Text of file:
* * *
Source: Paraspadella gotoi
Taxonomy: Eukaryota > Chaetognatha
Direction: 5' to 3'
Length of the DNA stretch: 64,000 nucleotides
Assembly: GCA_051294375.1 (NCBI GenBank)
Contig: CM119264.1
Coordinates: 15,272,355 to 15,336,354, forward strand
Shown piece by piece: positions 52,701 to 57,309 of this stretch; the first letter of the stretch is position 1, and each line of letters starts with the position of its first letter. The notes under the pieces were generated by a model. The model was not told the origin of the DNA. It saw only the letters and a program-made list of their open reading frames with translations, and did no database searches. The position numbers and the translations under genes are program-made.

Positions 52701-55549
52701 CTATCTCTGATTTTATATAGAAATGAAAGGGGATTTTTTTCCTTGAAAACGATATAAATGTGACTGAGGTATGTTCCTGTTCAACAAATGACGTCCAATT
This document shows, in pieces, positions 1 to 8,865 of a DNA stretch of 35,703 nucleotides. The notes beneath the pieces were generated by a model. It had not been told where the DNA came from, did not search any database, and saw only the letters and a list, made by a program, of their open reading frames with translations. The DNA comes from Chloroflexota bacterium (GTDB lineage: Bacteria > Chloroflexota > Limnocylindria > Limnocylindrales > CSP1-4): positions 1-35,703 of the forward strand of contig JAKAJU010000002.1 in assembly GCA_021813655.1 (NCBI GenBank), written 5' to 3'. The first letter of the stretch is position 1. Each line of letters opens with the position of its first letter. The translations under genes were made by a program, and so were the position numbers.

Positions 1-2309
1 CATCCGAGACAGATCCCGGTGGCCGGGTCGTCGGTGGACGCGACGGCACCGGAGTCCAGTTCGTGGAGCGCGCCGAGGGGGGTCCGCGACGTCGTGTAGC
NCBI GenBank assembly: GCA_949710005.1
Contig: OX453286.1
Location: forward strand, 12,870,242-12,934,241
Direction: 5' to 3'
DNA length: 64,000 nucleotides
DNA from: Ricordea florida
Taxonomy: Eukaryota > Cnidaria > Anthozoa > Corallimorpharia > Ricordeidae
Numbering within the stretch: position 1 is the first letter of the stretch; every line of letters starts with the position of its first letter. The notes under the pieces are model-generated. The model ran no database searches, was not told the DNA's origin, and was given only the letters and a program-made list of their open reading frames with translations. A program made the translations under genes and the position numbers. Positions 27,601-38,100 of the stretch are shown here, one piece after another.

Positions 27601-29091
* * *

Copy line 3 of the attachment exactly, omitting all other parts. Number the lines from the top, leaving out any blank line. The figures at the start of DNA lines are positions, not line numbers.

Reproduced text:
Direction: 5' to 3'